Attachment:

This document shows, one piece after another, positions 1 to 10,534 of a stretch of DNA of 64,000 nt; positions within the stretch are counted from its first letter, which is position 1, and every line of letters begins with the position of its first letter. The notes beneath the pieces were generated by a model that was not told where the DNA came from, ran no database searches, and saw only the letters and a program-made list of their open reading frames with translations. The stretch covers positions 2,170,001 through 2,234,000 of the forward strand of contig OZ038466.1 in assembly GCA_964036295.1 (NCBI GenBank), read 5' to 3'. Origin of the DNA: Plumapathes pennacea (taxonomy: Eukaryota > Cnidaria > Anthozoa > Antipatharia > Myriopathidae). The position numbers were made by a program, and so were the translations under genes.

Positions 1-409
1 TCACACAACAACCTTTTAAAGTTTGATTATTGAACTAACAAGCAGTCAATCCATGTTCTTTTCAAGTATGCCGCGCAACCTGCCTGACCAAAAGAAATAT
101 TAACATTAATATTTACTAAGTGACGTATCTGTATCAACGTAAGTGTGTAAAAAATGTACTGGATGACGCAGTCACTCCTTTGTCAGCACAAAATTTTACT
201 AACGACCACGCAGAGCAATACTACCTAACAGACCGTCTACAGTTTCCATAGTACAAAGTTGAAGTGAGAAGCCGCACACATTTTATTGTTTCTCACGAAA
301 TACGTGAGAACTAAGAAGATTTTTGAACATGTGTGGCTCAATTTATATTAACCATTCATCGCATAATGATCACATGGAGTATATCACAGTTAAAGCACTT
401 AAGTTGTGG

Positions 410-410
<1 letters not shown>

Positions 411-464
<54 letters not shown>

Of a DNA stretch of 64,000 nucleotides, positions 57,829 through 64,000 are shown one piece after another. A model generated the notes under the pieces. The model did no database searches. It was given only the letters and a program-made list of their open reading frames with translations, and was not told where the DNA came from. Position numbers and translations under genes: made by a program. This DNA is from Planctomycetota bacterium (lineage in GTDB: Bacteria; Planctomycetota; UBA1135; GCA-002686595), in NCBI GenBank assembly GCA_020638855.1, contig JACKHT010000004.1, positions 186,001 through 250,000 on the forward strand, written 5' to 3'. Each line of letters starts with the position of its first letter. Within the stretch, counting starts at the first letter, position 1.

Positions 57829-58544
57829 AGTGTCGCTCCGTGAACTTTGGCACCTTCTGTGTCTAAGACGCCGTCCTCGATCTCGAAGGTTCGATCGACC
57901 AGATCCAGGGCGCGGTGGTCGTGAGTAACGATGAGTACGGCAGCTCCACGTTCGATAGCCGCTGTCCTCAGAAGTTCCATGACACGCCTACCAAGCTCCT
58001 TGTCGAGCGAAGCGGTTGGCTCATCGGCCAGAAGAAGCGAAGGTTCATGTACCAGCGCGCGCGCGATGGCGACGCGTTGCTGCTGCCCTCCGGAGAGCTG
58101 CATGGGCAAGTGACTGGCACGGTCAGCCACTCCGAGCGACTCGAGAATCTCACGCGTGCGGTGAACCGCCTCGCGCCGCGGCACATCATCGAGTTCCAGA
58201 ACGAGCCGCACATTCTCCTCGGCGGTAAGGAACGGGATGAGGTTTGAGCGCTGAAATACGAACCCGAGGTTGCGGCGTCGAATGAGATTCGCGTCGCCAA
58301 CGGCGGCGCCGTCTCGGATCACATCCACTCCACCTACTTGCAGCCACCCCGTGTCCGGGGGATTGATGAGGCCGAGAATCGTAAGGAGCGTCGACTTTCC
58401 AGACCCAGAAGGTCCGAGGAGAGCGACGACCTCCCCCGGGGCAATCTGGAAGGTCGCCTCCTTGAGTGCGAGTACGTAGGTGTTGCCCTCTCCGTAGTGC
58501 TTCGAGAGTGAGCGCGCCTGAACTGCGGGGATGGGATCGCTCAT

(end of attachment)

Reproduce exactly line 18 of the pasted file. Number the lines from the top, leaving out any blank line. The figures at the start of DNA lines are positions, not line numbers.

58201 ACGAGCCGCACATTCTCCTCGGCGGTAAGGAACGGGATGAGGTTTGAGCGCTGAAATACGAACCCGAGGTTGCGGCGTCGAATGAGATTCGCGTCGCCAA